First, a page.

Am I allowed to say that things are maybe, just barely, looking up? 🤞 Don’t hold me to it, time will tell.

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Lichens are not plants

I’ve been taking pictures of “little plants” for a little while. The most consistent aspect of this photos is that they contain lichen, sometimes moss.

Turns out a lichen is not a plant. See Wikipedia for more info but in short: “A lichen is a composite organism that arises from algae or cyanobacteria living among filaments of multiple fungi species in a mutualistic relationship.”

Ah well, still going to refer to them as little plants. But let the record show that I now know my error.

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Growing up in a DDT dumping ground

Rat beach near Torrance, California in 2010

Rat Beach in 2010

I came across the article below recently and was pretty floored.

“How the waters off Catalina became a DDT dumping ground” by Rosanna Xia for the LA Times, 25 October 2020

I grew up in Torrance till I was 5 and Palos Verdes until I was 13. I played in the ocean at Rat Beach all the time, caught tadpoles in the storm drain just next to PVBAC, went tidepooling in Abalone Cove. I had no idea about the Superfund site, this is the very first time I’ve heard of it. How on earth is that?

Lunada Bay in Southern California, 2010

Lunada bay in 2010

It looks like the Superfund site starts just south of Lunada Bay and gets worse as you pass Portuguese Bend down towards San Pedro (see map).

And now they’ve verified punctured DDT waste barrels that have been sitting on the sea floor just off Catalina, possibly since the 1980s. This could be three to four decades of leakage from up to half a million barrels.

They leaned in to examine an icicle-like anomaly growing off one of the barrels — a “toxicle,” they called it — and wondered about the gas that bubbled out when the robot snapped one off. To have gas supersaturated in and around these barrels so deep underwater, where the pressure was 90 times greater than above ground, was unsettling. They couldn’t help but feel like they were poking at a giant Coke can ready to explode.

Sea lions up and down the coast have been dying from it for decades, and still are. We eat a lot of seafood from these waters.

How can this possibly be cleaned up, and who on earth is going to pay for it? Certainly not the Montrose Chemical Corp. of California, they’ve been gone for years.

It’s just so exhausting. It feels like so many people’s jobs right this moment are simply running around slapping Bandaids left right and center, scrambling to fix what have become systemic problems caused by the poor decision making of people in the past. Lack of foresight, deliberately turning a blind eye, “we’ll deal with it later”, “it can’t possibly be that bad”. The environment, tech, policing, advertising.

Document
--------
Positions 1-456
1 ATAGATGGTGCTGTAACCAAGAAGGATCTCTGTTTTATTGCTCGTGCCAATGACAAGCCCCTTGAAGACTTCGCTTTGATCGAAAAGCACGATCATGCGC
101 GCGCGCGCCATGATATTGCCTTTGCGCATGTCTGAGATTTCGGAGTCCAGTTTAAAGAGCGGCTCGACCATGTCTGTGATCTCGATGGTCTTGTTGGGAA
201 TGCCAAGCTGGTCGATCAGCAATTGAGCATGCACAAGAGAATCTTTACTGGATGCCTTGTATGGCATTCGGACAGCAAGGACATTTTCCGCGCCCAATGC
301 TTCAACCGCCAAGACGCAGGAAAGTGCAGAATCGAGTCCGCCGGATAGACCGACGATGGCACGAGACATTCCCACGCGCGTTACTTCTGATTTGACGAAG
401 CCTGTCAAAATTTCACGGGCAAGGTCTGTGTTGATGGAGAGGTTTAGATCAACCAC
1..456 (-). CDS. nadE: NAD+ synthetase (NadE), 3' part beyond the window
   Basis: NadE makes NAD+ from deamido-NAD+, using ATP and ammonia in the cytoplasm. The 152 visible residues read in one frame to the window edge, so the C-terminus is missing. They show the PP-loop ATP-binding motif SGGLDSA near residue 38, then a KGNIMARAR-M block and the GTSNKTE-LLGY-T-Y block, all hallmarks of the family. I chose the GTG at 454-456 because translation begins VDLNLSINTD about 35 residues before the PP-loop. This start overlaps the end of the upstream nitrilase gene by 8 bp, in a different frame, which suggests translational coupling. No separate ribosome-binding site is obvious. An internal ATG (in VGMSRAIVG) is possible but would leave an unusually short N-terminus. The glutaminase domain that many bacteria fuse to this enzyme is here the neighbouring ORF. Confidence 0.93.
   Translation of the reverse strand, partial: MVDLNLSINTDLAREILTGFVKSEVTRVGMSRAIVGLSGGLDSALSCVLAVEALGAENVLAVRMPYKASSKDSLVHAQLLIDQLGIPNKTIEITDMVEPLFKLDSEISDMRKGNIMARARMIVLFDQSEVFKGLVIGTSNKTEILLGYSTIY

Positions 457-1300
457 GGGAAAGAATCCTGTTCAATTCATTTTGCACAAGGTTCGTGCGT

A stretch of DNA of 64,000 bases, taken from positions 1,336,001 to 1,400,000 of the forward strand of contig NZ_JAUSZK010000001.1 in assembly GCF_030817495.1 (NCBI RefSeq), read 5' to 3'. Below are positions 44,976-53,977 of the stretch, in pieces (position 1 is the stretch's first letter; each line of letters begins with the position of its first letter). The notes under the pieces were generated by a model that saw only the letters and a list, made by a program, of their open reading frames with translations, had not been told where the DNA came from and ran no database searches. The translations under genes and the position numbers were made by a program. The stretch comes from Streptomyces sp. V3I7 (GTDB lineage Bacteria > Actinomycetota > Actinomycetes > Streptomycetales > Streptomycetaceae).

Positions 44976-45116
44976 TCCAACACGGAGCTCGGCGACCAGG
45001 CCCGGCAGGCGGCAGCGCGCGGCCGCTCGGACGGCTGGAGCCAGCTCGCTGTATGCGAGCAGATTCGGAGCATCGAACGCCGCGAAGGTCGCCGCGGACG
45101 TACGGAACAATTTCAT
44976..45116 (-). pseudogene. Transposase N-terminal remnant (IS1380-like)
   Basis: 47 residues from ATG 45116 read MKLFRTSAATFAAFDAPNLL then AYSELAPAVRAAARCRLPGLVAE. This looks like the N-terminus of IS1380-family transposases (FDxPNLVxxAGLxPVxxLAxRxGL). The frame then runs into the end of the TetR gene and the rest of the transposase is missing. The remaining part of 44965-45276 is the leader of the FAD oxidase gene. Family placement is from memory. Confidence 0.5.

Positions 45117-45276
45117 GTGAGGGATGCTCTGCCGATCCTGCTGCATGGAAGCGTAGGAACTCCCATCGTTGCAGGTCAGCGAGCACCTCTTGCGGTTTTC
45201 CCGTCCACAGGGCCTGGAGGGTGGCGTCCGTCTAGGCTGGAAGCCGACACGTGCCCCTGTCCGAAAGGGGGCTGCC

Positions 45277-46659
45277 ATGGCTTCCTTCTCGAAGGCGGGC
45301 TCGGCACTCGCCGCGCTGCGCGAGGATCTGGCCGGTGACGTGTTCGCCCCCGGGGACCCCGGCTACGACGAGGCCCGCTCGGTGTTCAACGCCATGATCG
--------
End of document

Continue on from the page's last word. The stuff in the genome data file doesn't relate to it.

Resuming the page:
So much firefighting.

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To read: “Grieving: Dispatches from a Wounded Country” by Cristina Rivera Garza

A friend+co-conspirator from FemOS recommended Grieving: Dispatches from a Wounded Country by Cristina Rivera Garza recently, looks incredible. In her words:

It discusses histories of trauma and violence in Mexico, but I think also speaks to people encountering trauma in their work or daily lives, and how to process or experience that through collective grieving. She posits Mexico as a “visceraless state,” where the government has assumed a solely administrative function, and thus has left the citizens are disembodied. Apt language to describe how states around the world are grappling with the pandemic…

Feminist Press (publisher) | Biblio.com (secondhand) | Bookshop.org

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Current listening: “The Best of the Alessi Brothers”

Currently listening to The Best Of The Alessi Brothers (1998). Had no idea about them, came across them via two cool cats on Twitter.

These vibes are the perfect thing right now. Also, will be taking photos of the Alessi Bros to the hairdresser when that’s an option again.

Apple Music | Spotify

The album’s not on Bandcamp, but “Seabird” is included in Late Night Tales: Metronomy.

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Use a VPN when you search for recipes

Highly recommend using a VPN when searching for recipes online. When I set the server to an appropriate country for what I’m looking for, I almost always get way better results. And even when the results aren’t objectively better, they usually widen my idea of what any one particular dish can or should be.

Of course I usually search in English. For better results, search for the dish by the name it’s actually called using the correct characters, not the English name or anglicized spelling. That was the only way to find a decent dökkt rúgbrauð recipe.

If you don’t have a VPN, you can try changing your search region. See Duck Duck Go’s instructions or Google’s instructions.

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Fix for overflow at top / bottom of screen when using CSS Scroll Snap

I’m currently working on a site that uses CSS Scroll Snap to frame some of the content nicely as you scroll through. In Chrome though, I was getting weird overflow issues at the top and bottom of the screen. If I scrolled to the bottom and then kept attempting to scroll down, it would gradually add more and more length to the page. Same with scrolling back up.

Adding overscroll-behavior-y: none; to the body element sorted it out. Read more about overscroll-behavior on MDN.

I originally tried to add this property to the html element since that’s the element with scroll-snap-type: y mandatory;. This didn’t work though, it seems that overscroll-behavior has to be on body.

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Disabling “save to Pinterest”

Just had a collaborator ask if we could disable the “save to Pinterest” button even if a visitor has a Pinterest addon / extension in their browser. My immediate reaction was “Maybe? I’d think not but will see!”

Turns out something like this should be possible. Pinterest supports disabling saves from a site, see their documentation. You can either enable it site-wide or per image.

I’m surprised but really happy to see that they offer this, hope that they continue to do so.